The global niceness challenge announces a winner

Statisticians have identified the Mother Teresa of global politics.
Michael Cook | Jul 11 2014 | comment  



If you are cashed up, you can reside almost anywhere in the world. So which is the best country in the world to live? There are all sort of indices for hedonists and tax-dodgers, but until now, there was none for starry-eyed idealists who wanted to live in the country which does the most good for the world.

This gap has been patched up by Simon Anholt, an independent policy advisor from the United Kingdom, with his recently-released Good Country Index. It measures “how much each country on earth contributes to the planet and to the human race” – adjusted for the size of its GDP. The ultimate aim is to rank countries by how generously they contribute to the common good of humanity.

It’s hard to imagine a more controversial international competition. Other indices measure which country is the richest or the most powerful or the smartest. Mr Anholt is basically asking which country is the Mother Teresa of global politics.

“The Good Country Index tries to measure the global impacts of policies and behaviours: what they contribute to the ‘global commons’, and what they take away. This forms a truer and more realistic global balance-sheet than one which carries on pretending that each country sits on its own private planet. The concept of the ‘Good Country’ is all about encouraging populations and their governments to be more outward looking, and to consider the international consequences of their national behaviour.”

How is it put together? Countries with enough data are ranked in seven categories: science and technology, culture, international peace and security, world order, planet and climate, prosperity and equality, health and wellbeing. With a little statistical wizardry, they are listed from 1 to 125.

Some of the results are head-scratchers. In science and technology, the United Kingdom is ranked 1 – but 2 is Austria and 3 is Cyprus. Cyprus is a centre for fake stem cell therapy and surrogate mothers, but I wasn’t aware that its contribution to science otherwise was so high.

In health and well-being Spain, the Netherlands and Belgium are ranked 1,2 and 3. Awarding top marks in health to two countries with legal euthanasia is rather odd.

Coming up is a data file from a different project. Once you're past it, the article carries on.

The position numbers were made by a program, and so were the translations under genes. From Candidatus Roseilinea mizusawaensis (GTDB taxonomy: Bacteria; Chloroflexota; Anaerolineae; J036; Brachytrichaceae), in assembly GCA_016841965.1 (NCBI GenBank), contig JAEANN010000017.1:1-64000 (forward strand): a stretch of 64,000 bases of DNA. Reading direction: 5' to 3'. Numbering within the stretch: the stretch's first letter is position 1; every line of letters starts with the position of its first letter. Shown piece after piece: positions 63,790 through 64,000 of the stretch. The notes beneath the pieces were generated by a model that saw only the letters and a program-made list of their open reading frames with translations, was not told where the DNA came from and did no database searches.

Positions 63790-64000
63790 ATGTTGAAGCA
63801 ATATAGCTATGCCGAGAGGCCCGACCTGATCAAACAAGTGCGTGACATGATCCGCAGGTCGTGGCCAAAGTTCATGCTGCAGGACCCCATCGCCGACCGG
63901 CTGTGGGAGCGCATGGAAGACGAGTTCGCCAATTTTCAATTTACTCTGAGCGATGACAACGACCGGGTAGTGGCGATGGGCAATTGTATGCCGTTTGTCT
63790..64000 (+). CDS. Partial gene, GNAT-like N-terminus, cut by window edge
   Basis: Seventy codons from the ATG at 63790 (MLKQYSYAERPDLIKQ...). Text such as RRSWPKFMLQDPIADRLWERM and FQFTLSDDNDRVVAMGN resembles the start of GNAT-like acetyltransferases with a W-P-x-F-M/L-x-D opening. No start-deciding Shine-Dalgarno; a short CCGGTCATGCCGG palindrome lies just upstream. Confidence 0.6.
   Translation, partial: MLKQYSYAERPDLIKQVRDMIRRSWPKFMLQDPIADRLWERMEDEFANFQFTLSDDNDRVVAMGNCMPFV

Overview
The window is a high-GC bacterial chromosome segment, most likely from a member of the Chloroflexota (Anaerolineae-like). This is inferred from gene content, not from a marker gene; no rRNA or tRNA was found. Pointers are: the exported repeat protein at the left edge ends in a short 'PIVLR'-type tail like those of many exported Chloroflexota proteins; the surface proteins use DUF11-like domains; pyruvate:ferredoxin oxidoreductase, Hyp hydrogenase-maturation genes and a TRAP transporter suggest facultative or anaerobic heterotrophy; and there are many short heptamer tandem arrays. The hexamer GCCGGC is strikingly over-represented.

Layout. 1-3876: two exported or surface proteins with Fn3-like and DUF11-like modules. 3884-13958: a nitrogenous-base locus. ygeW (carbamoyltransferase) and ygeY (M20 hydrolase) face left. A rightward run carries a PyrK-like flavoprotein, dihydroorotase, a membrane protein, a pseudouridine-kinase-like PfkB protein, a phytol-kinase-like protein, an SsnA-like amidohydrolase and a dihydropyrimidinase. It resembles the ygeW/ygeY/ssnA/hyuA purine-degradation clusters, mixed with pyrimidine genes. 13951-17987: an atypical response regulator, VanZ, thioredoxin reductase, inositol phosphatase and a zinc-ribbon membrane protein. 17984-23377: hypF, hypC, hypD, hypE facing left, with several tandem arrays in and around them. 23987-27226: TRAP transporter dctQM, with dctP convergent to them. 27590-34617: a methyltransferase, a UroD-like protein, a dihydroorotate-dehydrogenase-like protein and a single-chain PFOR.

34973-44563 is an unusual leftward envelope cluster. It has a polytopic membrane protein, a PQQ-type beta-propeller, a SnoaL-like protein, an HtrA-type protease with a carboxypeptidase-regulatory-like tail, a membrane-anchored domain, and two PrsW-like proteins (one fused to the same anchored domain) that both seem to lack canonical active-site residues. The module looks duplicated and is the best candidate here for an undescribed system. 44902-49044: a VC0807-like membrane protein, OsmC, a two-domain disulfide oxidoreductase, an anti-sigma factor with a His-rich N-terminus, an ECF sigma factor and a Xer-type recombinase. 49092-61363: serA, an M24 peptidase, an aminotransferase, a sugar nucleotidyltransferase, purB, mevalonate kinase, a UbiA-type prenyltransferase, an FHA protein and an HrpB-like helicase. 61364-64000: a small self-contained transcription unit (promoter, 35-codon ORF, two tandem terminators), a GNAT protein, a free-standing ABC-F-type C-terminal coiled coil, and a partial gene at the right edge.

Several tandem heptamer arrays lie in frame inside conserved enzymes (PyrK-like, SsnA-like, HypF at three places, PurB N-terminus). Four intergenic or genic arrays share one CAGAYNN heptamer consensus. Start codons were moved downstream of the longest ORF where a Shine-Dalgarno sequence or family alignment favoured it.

And in world security, Germany, Austria and the Netherlands are 1, 2. and 3. This makes one think that the statisticians were gathering data about the Third Reich rather than the mild-mannered Federal Republic of Germany. Still, it is the world’s third largest arms exporter, which allows it to protect world security and make money at the same time.

The United States was snubbed badly in the whole exercise. Its overall rank is 21, sandwiched between Italy (20) and Costa Rica (22). The world’s policeman was ranked 114th in promoting international peace and security, possibly because it is in arrears to the United Nations peacekeeping budget.

Trailing behind the US in 26th place is Kenya, the only African country. The statisticians praised Kenya an “inspiring example” which showed that making a meaningful contribution to global well-being is “by no means the exclusive province of rich 'first-world' nations”.  

Which countries contribute the least to world well-being? Ranking 125, 124 and 123 respectively are Libya, Vietnam and Iraq. That seems a bit hard on Vietnam; surely Yemen contributes less.

But here’s the winner, the country which is contributing the most to the well-being of humanity, the Mother Teresa of the nations, the nicest and best place on the face of the earth: Ireland! It is ranked 1 in equality and prosperity, 7 in culture and 9 in health and well-being. I am going to dust off my application for Irish citizenship tomorrow.

Michael Cook is editor of MercatorNet.



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